Wednesday, April 20, 2011

DoubleParlour Interview and Self Portrait Inspriation

Recently, I mentioned that I am teaching a class at a local art center. The class is called Art Lounge and it is geared towards high school students. 

One requirement of the class is to create art using a variety of traditional goal is to keep things as current as possible. 

The next nine weeks is devoted to creating self-portraits. I directed students to look at a Missouri art teacher who is on a quest to create 365 self-portraits...or a self-portrait-a-day. Wow! What a task! You can follow him here. The fact that he has the stamina to create such varied and interesting self-portraits every day, AND write a blog post about each one is so impressive!

I had my students look at Jim's artwork and then create a drawn portrait. (I will share their images later)

As I continued to research artists creating interesting, modern and wonderful self-portraits, I found  DoubleParlour on Etsy and I was immediately intrigued. 

Their artwork reminded me of a couple of books in our school library.

I decided it would be necessary for my students to see the images in the books...and images by the artists in order to design a clay self-portrait. I encouraged them to plan their portrait to be about 12" tall, similar to an action figure. You can see more of DoubleParlour's artwork on Flickr.
Here are a few of my favorites: 

1. Amia, 2. maiya, 3. leona, 4. group, 5. lydie no.1, 6. birthday ghost no.2, 7. Carrieanne, 8. Sabelle, 9. Fletcher #1

In order to get a bit of insight into their creative process, I sent the artists a little list of questions and they were happy to oblige! Thank goodness for sweet internet artists!

Doubleparlour Cassandra and Ernie Velasco San Francisco, CA

1. Where do you find inspiration for your sculptures? Are they based on real people, self portraits or aspects of your personality? Do you take commissions?

We find inspiration for our sculptures from all sort of places....including natural science, architecture, music, decay, humor, social norms and deviance. Some of our characters are based on aspects of real people from photos in news clippings, movies, acquaintances, and strangers. There is always something unique about every person, even if that person appears to be dull, normal, or blends in with the crowd. However, more often then not, our characters come directly from our imaginations...probably a kaleidoscope of images and thoughts we have throughout the day.

We sell our artwork online, in galleries and at local craft fairs. We do commissioned work, primarily requests from on-line collectors. Some commissions are requests to make a sculpture similar to a piece that has sold. Once in a while we receive requests to create a sculpture of a loved one based on photos with particular elements such a favorite animal or dress. Those pieces are difficult as it is hard to know what the requester has pictured as the final outcome.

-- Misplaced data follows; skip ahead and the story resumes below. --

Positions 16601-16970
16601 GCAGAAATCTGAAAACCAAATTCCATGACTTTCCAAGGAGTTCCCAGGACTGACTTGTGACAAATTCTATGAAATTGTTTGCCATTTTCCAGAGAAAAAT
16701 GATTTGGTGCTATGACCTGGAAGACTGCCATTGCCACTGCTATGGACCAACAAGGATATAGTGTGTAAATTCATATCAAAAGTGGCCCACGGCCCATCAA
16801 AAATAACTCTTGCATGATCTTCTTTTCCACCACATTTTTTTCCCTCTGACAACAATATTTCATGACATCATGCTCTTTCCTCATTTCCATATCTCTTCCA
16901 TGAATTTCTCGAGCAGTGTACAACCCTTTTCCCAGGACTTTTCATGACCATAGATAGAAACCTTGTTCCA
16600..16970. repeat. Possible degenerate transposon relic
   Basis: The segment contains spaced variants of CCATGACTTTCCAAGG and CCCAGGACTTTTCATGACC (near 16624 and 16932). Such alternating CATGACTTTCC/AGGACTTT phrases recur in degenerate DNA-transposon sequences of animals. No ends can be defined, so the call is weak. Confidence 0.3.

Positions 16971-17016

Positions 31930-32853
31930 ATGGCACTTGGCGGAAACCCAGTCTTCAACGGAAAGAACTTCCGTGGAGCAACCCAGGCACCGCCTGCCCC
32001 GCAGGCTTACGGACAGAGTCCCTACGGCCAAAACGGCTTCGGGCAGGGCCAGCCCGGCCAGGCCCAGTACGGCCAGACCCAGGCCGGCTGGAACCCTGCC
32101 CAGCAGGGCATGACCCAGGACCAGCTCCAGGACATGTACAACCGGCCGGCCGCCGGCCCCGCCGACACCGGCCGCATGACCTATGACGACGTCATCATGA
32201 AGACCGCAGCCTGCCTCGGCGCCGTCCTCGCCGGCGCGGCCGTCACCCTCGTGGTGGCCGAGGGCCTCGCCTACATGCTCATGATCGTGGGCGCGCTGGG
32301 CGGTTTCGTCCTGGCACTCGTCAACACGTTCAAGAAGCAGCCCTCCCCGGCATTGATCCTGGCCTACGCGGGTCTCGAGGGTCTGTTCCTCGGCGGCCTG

2. Tell us a little bit about your process, do you draw the characters before you make them? Do all of the drawings become sculptures or paintings?

Although we collaborate on a few of our sculptures, generally we work separately, creating most of our pieces individually from start to finish. I would say each sculpture starts with an idea and sometimes a quick sketch. We prefer to do little planning and to let each piece evolve. We do more detailed drawings for paintings or illustrations...some of which become prints. A sculpture begins with an armature of aluminum foil and wire. The armature is then skinned with polymer clay for small parts with delicate details (i.e. faces), baked, and then skinned with an air dry two-part resin. The majority of the sculpture is usually formed with resin, as it is less fragile.

3. It is awesome that you collaborate on some of the characters. Most of them appear to be ambivalent, sad or they have forced smiles. Is that some thing you do intentionally or do they take on a life of their own? What do you want your audience to feel when they look at one of your sculptures?

Our characters generally have a contemplative look, like they are lost in thought or hiding something. I suppose we want our audience to feel curious or sympathetic to the character's personality or perceived emotional state.

4. My favorite sculpture is Doreeh.

What is your favorite?

Cassandra's favorite piece is "Can't see the forest for the trees" was one of my most difficult pieces to make, I love it! 

 Ernie's favorite is Bezz and Dezz.

5. Where do you live? Do you have another job or do you get to make art full time?

We live in San Francisco, we have live here for about 16 years now in the BEST neighborhood...Lower Haight. Cassandra works full-time at a hospital and creates art part-time. Ernie quit his job as a pastry chef about 2 years ago to do art full-time.

I am so grateful to Ernie and Cassandra, thank you for taking the time to answer my questions!! Watch for an updated post soon, with student work!

1 comment:

jim norris said...

Wow!! Yes, wow!! Thanks a lot for the kind words Nellie - and I appreciate the shout about my art. It's taken some stamina, yes, but also a lot of very late nights and sleepy mornings the next day! I will also look forward to seeing what your students come up with...